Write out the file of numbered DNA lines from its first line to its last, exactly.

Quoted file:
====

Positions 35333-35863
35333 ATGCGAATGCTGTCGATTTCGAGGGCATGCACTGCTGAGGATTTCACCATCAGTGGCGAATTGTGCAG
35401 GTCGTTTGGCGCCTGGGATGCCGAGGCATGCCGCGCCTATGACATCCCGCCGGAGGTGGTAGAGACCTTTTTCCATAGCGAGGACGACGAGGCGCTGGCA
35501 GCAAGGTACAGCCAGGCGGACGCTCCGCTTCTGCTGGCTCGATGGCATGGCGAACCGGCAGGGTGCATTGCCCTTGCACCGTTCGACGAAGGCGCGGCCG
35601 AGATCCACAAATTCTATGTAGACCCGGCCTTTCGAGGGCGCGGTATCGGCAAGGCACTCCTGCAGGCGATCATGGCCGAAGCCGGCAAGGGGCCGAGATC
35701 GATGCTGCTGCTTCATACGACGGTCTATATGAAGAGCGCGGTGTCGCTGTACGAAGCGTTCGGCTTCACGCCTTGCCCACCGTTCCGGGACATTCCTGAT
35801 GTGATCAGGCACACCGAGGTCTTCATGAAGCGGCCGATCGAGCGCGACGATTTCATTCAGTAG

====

Positions 35333-35863
35333 ATGCGAATGCTGTCGATTTCGAGGGCATGCACTGCTGAGGATTTCACCATCAGTGGCGAATTGTGCAG
35401 GTCGTTTGGCGCCTGGGATGCCGAGGCATGCCGCGCCTATGACATCCCGCCGGAGGTGGTAGAGACCTTTTTCCATAGCGAGGACGACGAGGCGCTGGCA
35501 GCAAGGTACAGCCAGGCGGACGCTCCGCTTCTGCTGGCTCGATGGCATGGCGAACCGGCAGGGTGCATTGCCCTTGCACCGTTCGACGAAGGCGCGGCCG
35601 AGATCCACAAATTCTATGTAGACCCGGCCTTTCGAGGGCGCGGTATCGGCAAGGCACTCCTGCAGGCGATCATGGCCGAAGCCGGCAAGGGGCCGAGATC
35701 GATGCTGCTGCTTCATACGACGGTCTATATGAAGAGCGCGGTGTCGCTGTACGAAGCGTTCGGCTTCACGCCTTGCCCACCGTTCCGGGACATTCCTGAT
35801 GTGATCAGGCACACCGAGGTCTTCATGAAGCGGCCGATCGAGCGCGACGATTTCATTCAGTAG